Bedside Reading
by Cathy Maxwell

I’ve been writing late into the evening. I’m tired and ready for bed. I climb the stairs. There’s a crack of light under my fifteen year old daughter’s bedroom door.

She’s reading. She has started a book she can’t put down . . . and memories rush back to me of nights I’ve been unable to close a book, turn off the light, and leave the characters behind, nights when the very best use of my time was to stay up until two reading.

Chelsea started reading romance last year.

My mother, an avid romance reader, said, “She’s too young. I don’t know what I think about this.”

I shrug. “During the opening teaser of her favorite television show the characters discussed multiple orgasms. I want her to read about valid relationships: relationships that honor commitment, women who are strong characters with goals, and where sex is a healthy thing.”

Mother thinks about this a moment. “Tell her to read Nora Roberts.”

That was the beginning. The best part of parenting is being a mentor. It’s my responsibility to introduce her to good music, food, entertainment, and, most important, my favorite romance authors. Jennifer Blake, Maggie Osborne/Margaret St. George, Johanna Lindsey, Tom and Sharon Curtis, Anne Stuart, Theresa Weir, Georgette Heyer, the list goes on and on.

And it isn’t just the authors but the books, the stories.

“Read SURRENDER IN SCARLET by Patricia Camden.”

“Is it good?” Chelsea asks.


“What about this?” She holds up a Karen Robards. TIGER’S EYE.

“Must read,” I tell her.

Then there is THE WOLF’S HOUR by Robert McCammon. I mean to give it to her but end up re-reading it myself. Same with Spencer’s HUMMINGBIRD . . . and Kinsale’s PRINCE OF MIDNIGHT, Woodiwiss’s SHANNA and THE WOLF AND THE DOVE. Classics, I tell her, and she dutifully reads. The bookshelf in her room is full.

“What do you have to read?” Chelsea asks, rummaging through the books in my office. She spies the pile I purchased that afternoon from the book store. Pamela Morsi’s NO ORDINARY PRINCESS and Robin Lee Hatcher’s DEAR LADY disappear into her room.

When I wanted to read Bonnie Tucker’s HANNAH’S HUNKS. I couldn’t find it until I got down on my hands and knees and dug around under Chelsea’s bed. I discover my planned reading for the last two months under there.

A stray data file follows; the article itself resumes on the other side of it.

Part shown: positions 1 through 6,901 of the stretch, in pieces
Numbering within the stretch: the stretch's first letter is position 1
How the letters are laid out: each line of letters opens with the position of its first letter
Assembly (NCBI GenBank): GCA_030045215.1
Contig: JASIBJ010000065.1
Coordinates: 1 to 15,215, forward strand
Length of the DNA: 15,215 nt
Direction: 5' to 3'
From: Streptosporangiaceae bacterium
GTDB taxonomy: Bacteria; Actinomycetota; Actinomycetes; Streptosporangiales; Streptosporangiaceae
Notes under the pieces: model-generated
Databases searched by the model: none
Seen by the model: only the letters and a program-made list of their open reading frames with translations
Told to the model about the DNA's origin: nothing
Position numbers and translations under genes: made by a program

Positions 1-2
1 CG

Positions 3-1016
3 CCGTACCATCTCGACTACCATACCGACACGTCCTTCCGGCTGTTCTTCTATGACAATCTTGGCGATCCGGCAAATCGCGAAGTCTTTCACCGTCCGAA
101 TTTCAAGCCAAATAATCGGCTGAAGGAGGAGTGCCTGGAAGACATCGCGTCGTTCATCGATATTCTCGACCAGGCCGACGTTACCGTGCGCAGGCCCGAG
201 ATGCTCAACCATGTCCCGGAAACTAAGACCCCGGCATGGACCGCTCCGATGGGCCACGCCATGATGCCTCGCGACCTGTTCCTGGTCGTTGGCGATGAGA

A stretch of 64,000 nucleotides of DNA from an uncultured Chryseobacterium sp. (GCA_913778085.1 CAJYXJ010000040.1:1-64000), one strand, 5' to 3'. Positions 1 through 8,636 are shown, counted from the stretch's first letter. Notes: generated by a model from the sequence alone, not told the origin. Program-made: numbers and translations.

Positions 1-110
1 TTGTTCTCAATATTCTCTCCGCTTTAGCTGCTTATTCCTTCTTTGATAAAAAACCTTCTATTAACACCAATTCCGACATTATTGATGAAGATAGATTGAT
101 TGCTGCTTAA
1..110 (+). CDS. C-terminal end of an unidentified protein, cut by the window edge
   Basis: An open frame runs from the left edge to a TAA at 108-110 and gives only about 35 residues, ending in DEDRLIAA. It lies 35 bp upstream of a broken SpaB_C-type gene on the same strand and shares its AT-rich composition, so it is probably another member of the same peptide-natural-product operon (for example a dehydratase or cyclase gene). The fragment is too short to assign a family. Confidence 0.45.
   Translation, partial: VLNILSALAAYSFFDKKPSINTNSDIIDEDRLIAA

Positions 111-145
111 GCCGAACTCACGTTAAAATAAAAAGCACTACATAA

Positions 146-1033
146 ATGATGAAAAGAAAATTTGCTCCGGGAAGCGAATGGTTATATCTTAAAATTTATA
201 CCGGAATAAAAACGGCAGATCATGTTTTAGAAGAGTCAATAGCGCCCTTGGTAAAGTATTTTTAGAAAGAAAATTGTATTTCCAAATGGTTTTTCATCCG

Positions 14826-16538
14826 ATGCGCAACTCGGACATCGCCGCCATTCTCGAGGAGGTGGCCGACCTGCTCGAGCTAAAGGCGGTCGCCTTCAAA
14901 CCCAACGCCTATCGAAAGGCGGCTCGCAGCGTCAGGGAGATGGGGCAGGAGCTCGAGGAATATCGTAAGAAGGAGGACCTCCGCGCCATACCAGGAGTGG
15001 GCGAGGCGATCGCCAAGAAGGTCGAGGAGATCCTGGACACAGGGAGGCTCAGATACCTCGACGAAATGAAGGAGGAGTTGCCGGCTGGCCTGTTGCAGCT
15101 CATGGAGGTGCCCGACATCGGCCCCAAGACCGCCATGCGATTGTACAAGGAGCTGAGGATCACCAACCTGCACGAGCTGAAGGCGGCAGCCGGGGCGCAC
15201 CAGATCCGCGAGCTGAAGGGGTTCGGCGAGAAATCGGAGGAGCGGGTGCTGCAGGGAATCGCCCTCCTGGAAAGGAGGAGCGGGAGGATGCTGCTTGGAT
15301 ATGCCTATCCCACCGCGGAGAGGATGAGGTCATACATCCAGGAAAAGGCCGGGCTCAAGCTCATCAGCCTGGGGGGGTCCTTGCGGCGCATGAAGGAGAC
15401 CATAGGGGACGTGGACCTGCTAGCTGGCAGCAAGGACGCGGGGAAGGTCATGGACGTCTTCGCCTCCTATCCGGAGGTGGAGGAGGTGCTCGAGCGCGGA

We read other things of course. I’d walk barefoot across cut glass to read Florence King and I’m still mourning the death of Mike Royko. Researching my next book, I read VANISHING CORNWALL by Daphne du Maurier which kicked off a du Maurier fiction streak. Then there is Dick Francis and Bernard Cornwall. Chelsea has been feasting on Ray Bradbury. A school assignment of FARNHEIT 451 has sent us both pell-mell after his short stories.

It’s something we share, this love of a good tale. It’s common ground for when the parent/teen stuff gets to be too much. Here is a way of teaching her the values I hold important without the lectures. Through Hatcher, Roberts, Spencer, and all the others, she learns what makes a relationship work, that making mistakes isn’t the end of the world, and that like Scarlett said, there will always be a tomorrow.

One night, she appeared at my office door, WHITNEY MY LOVE in her hand. “I just love happy endings,” she said with a satisfied sigh . . . and I understood exactly what she meant: the hero and heroine are safe in each other’s arms, the villains of the world receive justice, and love gives meaning to life.

I wish for each of my children lives full of such happy endings.

So, I don’t knock on Chelsea’s door and tell her “light’s out.” Not just yet. I can let her have a half hour more, and I go to my room to unwind and lose myself in a good book.